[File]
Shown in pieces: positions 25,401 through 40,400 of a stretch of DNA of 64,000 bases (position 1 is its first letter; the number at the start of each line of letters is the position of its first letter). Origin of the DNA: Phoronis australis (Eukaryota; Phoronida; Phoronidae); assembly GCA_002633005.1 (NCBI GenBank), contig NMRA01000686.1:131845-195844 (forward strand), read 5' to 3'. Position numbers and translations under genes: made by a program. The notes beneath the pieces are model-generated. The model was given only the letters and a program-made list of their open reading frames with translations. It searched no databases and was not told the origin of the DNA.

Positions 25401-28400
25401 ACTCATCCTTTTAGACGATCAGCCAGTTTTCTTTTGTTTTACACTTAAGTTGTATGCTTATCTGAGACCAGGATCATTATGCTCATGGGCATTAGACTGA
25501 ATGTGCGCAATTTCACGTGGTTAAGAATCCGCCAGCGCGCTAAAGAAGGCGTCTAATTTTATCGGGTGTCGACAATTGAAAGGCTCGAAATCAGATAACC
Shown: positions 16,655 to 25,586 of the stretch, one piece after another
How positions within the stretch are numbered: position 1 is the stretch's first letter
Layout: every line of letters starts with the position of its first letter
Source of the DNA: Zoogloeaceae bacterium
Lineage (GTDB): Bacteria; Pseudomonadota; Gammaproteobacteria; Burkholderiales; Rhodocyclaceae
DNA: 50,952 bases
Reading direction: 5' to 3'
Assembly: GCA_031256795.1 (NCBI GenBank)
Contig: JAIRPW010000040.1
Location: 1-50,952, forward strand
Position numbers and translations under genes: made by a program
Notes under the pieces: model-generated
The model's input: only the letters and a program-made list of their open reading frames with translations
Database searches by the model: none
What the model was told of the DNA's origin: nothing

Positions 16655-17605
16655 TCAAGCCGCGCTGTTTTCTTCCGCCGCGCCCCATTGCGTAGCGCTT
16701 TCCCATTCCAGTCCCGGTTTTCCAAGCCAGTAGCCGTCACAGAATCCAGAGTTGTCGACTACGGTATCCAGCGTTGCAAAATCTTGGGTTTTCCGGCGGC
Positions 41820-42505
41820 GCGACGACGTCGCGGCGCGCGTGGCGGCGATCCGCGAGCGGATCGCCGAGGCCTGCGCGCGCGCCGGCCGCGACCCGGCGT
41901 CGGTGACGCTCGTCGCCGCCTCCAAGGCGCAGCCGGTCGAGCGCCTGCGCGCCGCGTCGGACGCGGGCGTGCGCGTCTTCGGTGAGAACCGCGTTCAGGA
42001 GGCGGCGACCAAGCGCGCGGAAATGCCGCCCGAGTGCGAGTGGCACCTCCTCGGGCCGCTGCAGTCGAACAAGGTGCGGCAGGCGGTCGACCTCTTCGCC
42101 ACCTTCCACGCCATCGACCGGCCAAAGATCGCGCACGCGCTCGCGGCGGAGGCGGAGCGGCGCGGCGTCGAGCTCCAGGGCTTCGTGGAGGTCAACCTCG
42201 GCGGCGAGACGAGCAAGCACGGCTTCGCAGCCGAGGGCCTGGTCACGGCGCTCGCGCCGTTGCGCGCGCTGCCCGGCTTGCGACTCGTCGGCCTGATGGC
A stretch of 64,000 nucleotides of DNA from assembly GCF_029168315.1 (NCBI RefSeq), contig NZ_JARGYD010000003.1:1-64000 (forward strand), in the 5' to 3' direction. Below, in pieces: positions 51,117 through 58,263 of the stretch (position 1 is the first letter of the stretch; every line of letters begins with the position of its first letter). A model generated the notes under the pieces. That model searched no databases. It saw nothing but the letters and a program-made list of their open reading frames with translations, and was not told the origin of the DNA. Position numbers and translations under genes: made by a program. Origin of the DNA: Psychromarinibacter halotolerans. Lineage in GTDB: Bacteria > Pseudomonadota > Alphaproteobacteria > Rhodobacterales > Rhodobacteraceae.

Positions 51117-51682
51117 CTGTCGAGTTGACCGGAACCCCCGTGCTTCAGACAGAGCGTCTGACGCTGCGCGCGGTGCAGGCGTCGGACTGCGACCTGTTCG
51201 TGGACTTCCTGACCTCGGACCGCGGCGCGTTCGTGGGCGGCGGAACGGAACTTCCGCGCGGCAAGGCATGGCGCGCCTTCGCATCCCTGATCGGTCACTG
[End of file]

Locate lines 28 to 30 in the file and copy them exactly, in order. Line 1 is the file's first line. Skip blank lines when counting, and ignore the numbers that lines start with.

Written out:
42201 GCGGCGAGACGAGCAAGCACGGCTTCGCAGCCGAGGGCCTGGTCACGGCGCTCGCGCCGTTGCGCGCGCTGCCCGGCTTGCGACTCGTCGGCCTGATGGC
A stretch of 64,000 nucleotides of DNA from assembly GCF_029168315.1 (NCBI RefSeq), contig NZ_JARGYD010000003.1:1-64000 (forward strand), in the 5' to 3' direction. Below, in pieces: positions 51,117 through 58,263 of the stretch (position 1 is the first letter of the stretch; every line of letters begins with the position of its first letter). A model generated the notes under the pieces. That model searched no databases. It saw nothing but the letters and a program-made list of their open reading frames with translations, and was not told the origin of the DNA. Position numbers and translations under genes: made by a program. Origin of the DNA: Psychromarinibacter halotolerans. Lineage in GTDB: Bacteria > Pseudomonadota > Alphaproteobacteria > Rhodobacterales > Rhodobacteraceae.

Positions 51117-51682